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UI Business School Offers Course on Nonprofit Management

Business school can be profitable for people interested in working for charitable and nonprofit organizations, according to two faculty members at the University of Iowa who are teaching a course during spring semester 2000 on managing such organizations.

Willard L. "Sandy" Boyd, professor of law at the UI, and president emeritus of both the UI and the Field Museum in Chicago, and Jack B. Evans, president and chief executive officer of the Hall Perrine Foundation of Cedar Rapids, are co-teaching "Perspectives in Nonprofit Management."

The graduate-level course, offered this spring through the UI Tippie School of Management, will meet Mondays from 5 p.m. to 8 p.m., starting Jan. 24 in the Pappajohn Business Building.

The course is one of a growing number at universities and colleges in the United States designed to hone the management, financial, and marketing skills of people who work and volunteer for nonprofit organizations and agencies. It can be beneficial not only for those who work in the field, but also for volunteers and board members associated with nonprofit groups.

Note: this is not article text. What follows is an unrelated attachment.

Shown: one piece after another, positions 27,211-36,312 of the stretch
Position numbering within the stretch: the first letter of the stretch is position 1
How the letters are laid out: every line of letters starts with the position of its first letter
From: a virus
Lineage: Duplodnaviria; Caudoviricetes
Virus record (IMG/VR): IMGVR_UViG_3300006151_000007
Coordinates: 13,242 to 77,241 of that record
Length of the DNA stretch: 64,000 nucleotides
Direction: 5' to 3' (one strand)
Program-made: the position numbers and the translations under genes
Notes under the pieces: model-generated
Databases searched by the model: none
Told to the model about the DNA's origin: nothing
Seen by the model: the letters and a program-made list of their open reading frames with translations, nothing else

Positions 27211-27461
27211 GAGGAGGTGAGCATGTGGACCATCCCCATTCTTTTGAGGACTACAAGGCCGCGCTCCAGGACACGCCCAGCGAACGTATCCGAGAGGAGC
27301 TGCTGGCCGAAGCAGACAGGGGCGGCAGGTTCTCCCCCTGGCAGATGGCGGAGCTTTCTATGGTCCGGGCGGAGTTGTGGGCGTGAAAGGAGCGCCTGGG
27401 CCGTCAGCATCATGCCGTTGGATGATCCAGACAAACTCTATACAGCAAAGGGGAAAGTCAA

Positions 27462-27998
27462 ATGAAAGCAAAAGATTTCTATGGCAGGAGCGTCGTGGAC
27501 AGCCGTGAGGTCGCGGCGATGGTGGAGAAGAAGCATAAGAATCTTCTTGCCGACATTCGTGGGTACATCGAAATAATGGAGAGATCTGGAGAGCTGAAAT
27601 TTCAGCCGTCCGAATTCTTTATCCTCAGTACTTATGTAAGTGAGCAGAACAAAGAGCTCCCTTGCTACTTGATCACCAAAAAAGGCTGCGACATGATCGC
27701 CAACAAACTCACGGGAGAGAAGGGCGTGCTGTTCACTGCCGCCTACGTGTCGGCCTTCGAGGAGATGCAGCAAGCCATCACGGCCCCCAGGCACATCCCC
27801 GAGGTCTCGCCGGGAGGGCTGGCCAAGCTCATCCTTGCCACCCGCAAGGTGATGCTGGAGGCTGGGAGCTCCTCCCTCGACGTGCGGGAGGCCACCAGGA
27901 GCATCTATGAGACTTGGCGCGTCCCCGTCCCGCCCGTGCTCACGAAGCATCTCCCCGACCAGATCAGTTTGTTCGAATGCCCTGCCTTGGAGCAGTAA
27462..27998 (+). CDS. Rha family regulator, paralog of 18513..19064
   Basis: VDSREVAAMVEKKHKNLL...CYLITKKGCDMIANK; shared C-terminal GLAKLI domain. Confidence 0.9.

"We need people with good management skills to lead organizations in the nonprofit area just as we need people with good management skills to lead organizations in the for-profit area," Boyd said. "This class is a good opportunity for anyone to learn about the concepts, issues and management of a nonprofit organization."

The course is designed as a broad-based introduction to issues involving nonprofit organizations, covering topics such as the role, nature and history of nonprofits; missions and constituencies; management; fundraising; finances; marketing and public relations; and others. The class project is to develop a strategic plan for an actual or a mock non-profit organization, depending on the student's preference.

Evans, who was named president of the Hall Perrine Foundation in 1995 after a 23-year career in securities and investments, says the role of nonprofit organizations has taken on new emphasis as government spending on social services has tapered off.

"It has become increasingly important for nonprofits to manage their affairs and their finances more efficiently," Evans explained. "We're trying to bring some of the for-profit management techniques to the nonprofit sector."

For more information about the class, contact Jeff Emrich at the Tippie School of Management, (319) 335-1039.


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